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Will Deflationary Forces Overwhelm Global Fiscal Stimulus?

Posted by Larry Doyle on September 28, 2009 3:12 PM |

While Uncle Sam and his international brethren are doing everything they can to reflate the global economy, will the deflationary forces deeply embedded in the deleveraging process carry the day and the future? In doing so, will these deflationary forces usher in an economic dynamic not seen since the 1930s?

The analysis and review by market savants, media mavens, and government pundits is ultimately mere noise relative to the denouement of the question proffered above. Jeff Gundlach, of Trust Company of the West, has spoken his mind and believes deflation will ultimately weigh upon our economy and markets. Today I share with you Deflation Rising: Making the Case for a Lasting Deflationary Environment recently produced by Black Swan Trading. High five to loyal Sense on Cents reader Ben for sharing this report.

The professionals at Black Swan produce a thoroughly superb and comprehensive review of this critically important topic. I strongly encourage you to put this post in your “Save” box for further review as we navigate the economic landscape. The report is launched as follows:

“If Americans ever allow banks to control the issue of their currency, first by inflation and then by deflation, the banks will deprive the people of all property until their children will wake up homeless”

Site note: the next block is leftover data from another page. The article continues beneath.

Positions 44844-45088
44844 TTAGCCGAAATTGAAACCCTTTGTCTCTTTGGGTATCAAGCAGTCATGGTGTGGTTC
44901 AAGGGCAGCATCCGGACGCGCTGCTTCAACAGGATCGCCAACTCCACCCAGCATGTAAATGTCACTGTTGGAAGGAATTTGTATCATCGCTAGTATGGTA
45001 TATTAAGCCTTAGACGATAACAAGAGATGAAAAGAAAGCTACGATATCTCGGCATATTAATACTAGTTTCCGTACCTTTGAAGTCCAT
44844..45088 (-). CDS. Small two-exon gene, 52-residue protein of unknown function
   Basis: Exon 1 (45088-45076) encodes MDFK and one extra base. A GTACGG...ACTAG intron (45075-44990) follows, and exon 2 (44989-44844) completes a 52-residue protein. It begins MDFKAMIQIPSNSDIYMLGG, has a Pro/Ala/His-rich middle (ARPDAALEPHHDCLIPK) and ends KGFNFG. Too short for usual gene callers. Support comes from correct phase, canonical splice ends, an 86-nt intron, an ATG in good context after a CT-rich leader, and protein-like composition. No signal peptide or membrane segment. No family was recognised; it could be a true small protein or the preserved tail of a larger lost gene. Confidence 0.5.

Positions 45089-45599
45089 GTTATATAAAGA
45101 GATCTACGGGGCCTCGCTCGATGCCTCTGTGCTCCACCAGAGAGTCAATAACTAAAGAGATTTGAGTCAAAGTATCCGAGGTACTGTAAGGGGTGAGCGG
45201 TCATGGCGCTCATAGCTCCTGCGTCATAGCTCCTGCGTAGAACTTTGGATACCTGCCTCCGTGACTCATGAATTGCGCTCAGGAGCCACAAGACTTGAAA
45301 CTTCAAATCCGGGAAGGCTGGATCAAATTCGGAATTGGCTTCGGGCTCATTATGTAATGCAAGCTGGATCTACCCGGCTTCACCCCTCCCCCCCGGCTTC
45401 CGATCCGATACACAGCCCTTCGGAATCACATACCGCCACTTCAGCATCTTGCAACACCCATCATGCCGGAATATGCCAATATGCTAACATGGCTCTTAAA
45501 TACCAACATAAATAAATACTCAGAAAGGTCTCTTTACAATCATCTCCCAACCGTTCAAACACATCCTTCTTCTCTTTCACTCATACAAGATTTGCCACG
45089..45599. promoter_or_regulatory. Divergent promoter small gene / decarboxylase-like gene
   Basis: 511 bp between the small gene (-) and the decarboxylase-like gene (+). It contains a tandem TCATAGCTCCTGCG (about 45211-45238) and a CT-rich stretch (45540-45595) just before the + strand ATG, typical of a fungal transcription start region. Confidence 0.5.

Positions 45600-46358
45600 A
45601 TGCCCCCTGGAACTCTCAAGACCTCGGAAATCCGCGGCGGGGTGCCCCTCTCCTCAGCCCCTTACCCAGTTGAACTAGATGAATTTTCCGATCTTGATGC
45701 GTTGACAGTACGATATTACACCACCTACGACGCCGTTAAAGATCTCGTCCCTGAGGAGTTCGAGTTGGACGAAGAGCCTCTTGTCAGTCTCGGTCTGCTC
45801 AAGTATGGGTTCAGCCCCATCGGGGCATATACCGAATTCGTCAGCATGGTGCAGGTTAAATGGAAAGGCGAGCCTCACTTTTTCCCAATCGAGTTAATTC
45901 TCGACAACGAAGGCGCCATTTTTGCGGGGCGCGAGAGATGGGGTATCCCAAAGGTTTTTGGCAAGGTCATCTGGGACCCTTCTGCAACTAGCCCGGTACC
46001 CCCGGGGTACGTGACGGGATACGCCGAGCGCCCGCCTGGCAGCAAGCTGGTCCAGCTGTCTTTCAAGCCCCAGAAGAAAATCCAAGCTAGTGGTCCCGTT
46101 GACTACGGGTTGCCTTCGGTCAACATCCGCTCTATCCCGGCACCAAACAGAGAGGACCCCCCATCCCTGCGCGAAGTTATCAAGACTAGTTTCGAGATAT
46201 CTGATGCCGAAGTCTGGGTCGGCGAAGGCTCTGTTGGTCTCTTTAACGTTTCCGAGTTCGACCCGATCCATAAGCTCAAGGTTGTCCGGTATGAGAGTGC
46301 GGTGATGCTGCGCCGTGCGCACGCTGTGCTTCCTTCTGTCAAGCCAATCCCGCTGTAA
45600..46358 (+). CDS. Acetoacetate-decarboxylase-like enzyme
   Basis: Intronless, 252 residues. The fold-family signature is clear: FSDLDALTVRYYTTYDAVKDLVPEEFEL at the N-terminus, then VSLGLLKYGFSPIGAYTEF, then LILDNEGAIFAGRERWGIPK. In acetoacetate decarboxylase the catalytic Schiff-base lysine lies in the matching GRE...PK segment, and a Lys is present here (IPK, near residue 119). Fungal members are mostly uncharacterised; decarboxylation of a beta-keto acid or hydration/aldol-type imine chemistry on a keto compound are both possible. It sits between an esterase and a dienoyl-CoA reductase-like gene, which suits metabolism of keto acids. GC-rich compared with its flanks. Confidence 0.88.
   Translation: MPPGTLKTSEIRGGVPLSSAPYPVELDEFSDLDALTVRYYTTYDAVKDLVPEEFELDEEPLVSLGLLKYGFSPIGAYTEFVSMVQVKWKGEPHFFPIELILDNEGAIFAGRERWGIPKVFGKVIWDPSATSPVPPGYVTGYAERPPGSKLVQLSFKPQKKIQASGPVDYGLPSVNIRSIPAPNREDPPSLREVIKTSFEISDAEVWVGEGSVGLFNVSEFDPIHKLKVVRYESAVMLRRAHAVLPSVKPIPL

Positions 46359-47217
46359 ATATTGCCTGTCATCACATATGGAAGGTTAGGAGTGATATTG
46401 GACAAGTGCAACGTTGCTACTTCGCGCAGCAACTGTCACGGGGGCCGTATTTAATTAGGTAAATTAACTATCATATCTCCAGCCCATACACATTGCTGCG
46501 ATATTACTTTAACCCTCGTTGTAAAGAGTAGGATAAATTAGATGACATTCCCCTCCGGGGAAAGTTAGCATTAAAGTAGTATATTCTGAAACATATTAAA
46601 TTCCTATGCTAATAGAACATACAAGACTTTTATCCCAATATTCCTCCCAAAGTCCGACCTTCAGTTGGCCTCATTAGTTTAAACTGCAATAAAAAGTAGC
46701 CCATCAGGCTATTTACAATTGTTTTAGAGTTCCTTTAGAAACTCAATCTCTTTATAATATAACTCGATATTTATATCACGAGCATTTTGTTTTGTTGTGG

Thomas Jefferson

Uncle Sam, whom we’ve dubbed the “stimulator of last resort”, is doing all it can to create some inflation. Inflation creation, through the debasement of money, is one thing governments have proven historically they do quite well.

Inflation bails out creditors because it allows them to repay debt more cheaply in the future, paying back the nominal value of debt with currency that loses a substantial amount of real value.

There is no bigger creditor than government.

But that said, at the moment it seems governments are losing the battle of inflation, to deflation, despite pumping money into the market around the clock.

This report makes the case for deflation. In it we examine the powerful deflationary headwinds that could lock the US and global economy into years of deflationary pressures that are reminiscent of the lost years in Japan when they became locked in a deflationary bear hug.

The report puts forth a wealth of compelling evidence for the deflationary case. The evidence covers the following topics, complete with numerous graphs and analytics:

1. Relationship between gold and the U.S. Dollar
2. Growth in money supply
3. Review of decline in the Consumer Price Index
4. Lack of Velocity of Money
5. Increase in bank reserves
6. Decline in outstanding consumer credit
7. Decline in nonfinancial corporate business credit
8. Discretionary spending reaches 50-year low >>>the writers posit that consumption will be much more dependent on income than credit
9. Decline in personal income
10. Structural headwinds in global economy including: